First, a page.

Sunday, January 6, 2008

A Rare Find: The Painting and the Theme

[Originally published on 3/7/07]
I came across a beautiful early 15th century Epiphany painting on my recent trip to the Getty Museum. It was not until I started reading my notes and researching at home that I realized this was a recent, precious acquisition.

According to the press release of May 21, 2004:

The Getty has acquired The Adoration of the Magi with Saint Anthony Abbot (about 1390–1410), a rare and masterful example of the International Gothic style that dominated taste across Europe around 1400. The work is one of very few northern European panel paintings of this period in any American museum.

This elegant piece was probably commissioned for a church institution honoring St. Anthony.

Densely covered with a silver (originally gold) floral motif, The Adoration of the Magi's vibrant red background serves as a magnificent foil for the animated procession of figures. At the center, enthroned in his mother's lap, the new King stands to receive the offerings of the Magi. Caspar, kneeling bareheaded in reverence, offers his gift of gold, with Balthasar and Melchior standing behind him. The three wise men are all resplendently dressed. Their clothing mirrors contemporary court sensibility while alluding to their far-flung kingdoms, suggested in part by the white "turban" worn by Melchior. At the far left stands Saint Anthony Abbot, identified by the T-shaped staff, a bell with which he repelled Satan, and a pig traditionally associated with his treatment of skin conditions.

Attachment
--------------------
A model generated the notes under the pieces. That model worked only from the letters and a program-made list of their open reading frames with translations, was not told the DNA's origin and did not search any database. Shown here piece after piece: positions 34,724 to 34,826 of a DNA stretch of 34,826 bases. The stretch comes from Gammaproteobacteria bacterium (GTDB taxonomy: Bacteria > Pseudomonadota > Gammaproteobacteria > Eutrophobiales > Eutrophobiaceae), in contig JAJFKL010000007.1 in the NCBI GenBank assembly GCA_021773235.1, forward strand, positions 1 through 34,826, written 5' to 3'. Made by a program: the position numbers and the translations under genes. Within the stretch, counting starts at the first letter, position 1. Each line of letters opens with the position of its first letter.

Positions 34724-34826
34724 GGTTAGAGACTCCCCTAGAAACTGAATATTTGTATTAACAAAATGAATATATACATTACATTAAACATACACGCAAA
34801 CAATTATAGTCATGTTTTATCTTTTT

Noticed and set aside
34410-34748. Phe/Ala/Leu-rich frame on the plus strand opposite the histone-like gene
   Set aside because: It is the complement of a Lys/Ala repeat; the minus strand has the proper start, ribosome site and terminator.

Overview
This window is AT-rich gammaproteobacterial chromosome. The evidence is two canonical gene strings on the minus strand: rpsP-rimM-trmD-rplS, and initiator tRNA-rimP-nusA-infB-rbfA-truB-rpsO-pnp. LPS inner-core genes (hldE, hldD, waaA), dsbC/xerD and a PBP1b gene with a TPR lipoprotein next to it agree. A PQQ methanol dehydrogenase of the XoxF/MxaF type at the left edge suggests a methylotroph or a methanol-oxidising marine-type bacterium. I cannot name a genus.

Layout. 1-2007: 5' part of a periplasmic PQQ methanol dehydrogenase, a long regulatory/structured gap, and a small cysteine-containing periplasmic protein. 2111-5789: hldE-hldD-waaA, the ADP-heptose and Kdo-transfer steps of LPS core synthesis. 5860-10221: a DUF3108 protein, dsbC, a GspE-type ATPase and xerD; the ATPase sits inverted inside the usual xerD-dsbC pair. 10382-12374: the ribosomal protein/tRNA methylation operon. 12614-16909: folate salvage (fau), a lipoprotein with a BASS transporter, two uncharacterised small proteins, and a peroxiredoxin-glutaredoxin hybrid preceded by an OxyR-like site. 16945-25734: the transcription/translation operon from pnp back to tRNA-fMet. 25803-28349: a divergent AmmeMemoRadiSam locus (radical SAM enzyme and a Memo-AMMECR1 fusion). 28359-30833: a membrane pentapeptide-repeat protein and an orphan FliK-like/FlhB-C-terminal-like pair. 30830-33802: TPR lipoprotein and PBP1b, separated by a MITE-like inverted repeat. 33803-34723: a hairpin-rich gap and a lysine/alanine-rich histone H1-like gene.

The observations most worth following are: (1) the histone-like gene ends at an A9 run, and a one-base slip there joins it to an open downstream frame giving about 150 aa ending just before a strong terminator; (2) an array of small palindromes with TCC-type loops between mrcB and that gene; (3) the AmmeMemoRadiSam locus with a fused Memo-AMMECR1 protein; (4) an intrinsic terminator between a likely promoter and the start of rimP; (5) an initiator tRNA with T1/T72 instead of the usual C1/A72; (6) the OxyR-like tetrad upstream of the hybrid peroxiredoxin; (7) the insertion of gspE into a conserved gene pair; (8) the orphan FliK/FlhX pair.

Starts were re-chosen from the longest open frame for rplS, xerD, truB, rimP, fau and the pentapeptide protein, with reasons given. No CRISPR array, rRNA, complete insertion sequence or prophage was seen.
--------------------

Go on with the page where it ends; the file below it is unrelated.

The eyes of the characters are so striking for their liveliness. They have an aspect of seeking and reverence. And the Child seems almost surprised to see these subjects. The Virgin gazes directly on her Son. The starry background is prominent with its regal warmth. The site also offers pre-restoration pictures which show how much work it took to bring out the beauty of this extraordinary painting.

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